Your Rights And Obligations Under The Nigeria Data Protection Act, 2023
On 12th June 2023, the President of the Federal Republic of Nigeria signed the Nigeria Data Protection Act, 2023 (“the Act” or the “NDPA”) (previously the Nigeria Data Protection Bill, 2023) into law. The Act provides the much-awaited legal framework for the protection of personal information. One of the principal objectives of the Act is to safeguard the fundamental rights and freedoms of data subjects, as guaranteed under the Constitution of the Federal Republic of Nigeria, 1999. The overall legislative intendment and goal of the Act are to ensure that personal data is processed in a fair, lawful and accountable manner that protects data subjects’ rights, and provides means of recourse and remedies, in the event of the breach of the data subject’s rights. Also, the Act seeks to strengthen the legal foundations of the nation’s digital economy through the beneficial and trusted use of personal data.
The provisions of the Act are superior to the provisions of any other law or enactment, in so far as they relate directly or indirectly to the processing of personal data.
The Act provides detailed transitioning and saving provisions for the previous “data protection regime” under the Nigeria Data Protection Regulation (NDPR) 2019 and NDPR Implementation Framework 2020. The Nigeria Data Protection Bureau (“the Bureau”) will essentially be transitioned into the Nigeria Data Protection Commission (the “Commission”) which is established under the Act. All documents issued in the name of the Bureau are deemed under the Act to have been issued by the Commission. Officers and employees of the Bureau are deemed to be officers of the Commission. Also, all orders, rules, regulations, decisions, directions, licences, authorisations, certificates, consents, approvals, declarations, permits, registrations, rates or other documents issued by the Bureau and the National Information Technology Development Agency will remain valid and effective as if they were made or issued by the Commission.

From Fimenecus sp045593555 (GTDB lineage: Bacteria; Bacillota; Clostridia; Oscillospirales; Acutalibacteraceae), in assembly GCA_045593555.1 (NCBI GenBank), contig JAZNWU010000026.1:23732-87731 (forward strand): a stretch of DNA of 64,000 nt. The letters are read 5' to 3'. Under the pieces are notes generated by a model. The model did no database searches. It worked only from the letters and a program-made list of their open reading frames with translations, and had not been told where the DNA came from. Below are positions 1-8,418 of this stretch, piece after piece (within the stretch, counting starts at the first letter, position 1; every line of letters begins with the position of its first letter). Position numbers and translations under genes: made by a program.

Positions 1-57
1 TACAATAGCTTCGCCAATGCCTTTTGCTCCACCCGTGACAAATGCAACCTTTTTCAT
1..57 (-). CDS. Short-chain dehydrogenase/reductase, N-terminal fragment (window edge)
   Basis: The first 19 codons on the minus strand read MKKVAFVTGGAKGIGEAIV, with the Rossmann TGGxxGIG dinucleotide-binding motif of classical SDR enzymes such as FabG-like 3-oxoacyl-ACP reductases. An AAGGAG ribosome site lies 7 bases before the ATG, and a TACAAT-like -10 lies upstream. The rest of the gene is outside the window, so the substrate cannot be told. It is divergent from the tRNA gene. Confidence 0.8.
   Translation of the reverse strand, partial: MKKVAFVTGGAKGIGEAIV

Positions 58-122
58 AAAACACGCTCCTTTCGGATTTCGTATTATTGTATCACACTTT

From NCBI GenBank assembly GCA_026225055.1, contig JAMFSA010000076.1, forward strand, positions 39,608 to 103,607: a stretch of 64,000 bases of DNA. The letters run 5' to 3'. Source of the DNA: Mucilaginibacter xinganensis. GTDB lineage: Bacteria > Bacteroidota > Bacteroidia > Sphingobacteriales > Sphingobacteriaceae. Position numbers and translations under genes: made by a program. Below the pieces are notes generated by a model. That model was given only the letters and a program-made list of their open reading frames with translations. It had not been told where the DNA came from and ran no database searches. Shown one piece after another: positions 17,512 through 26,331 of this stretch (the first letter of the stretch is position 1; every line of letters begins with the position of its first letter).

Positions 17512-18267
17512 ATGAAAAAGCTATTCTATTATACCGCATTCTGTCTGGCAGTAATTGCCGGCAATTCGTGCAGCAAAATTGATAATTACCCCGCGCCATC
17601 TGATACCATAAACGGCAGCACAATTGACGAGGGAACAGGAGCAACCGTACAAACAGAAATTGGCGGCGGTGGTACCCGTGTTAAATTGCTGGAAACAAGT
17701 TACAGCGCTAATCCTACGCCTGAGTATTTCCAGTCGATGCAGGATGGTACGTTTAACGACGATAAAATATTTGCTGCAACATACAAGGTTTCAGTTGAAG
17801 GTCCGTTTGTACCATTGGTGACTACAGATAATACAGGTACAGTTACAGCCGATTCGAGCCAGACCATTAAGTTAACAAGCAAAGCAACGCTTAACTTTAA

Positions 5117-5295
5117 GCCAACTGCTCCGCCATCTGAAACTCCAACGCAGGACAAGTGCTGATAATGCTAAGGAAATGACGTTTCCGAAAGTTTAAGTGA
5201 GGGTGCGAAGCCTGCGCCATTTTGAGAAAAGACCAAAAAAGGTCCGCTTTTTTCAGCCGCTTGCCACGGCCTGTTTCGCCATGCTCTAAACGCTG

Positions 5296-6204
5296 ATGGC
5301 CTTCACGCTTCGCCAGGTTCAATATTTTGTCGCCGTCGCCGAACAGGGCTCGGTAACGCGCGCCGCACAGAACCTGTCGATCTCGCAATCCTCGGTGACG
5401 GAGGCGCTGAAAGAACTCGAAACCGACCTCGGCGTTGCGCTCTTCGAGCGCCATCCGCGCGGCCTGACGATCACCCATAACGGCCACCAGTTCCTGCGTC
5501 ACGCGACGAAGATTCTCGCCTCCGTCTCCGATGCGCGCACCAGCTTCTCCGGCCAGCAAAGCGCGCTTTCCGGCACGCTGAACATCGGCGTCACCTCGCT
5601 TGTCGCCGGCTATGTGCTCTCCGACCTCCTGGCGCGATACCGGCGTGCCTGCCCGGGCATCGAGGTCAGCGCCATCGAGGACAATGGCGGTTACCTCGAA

Furthermore, the Act draws a distinction between “ordinary” Data controllers or data processors, and Data controllers or data processors “of major importance”. The latter are subjected to a stricter regulatory regime under the Act and are required to register with the Commission within six months after the commencement of the Act or on attaining the status of a data controller or data processor “of major importance” (unless they are within the class or organizations exempted from registration by the Commission). The Act empowers the Commission to specify the category of data controller or data processor that may be regarded as data controller or data processor “of major importance”. Such organisations are now required to pay fees as may be prescribed by the Commission.
In this article, we have identified the key provisions of the NDPA and discussed some of the changes introduced under the Act, as well as the impact of such changes on businesses and other relevant organisations.
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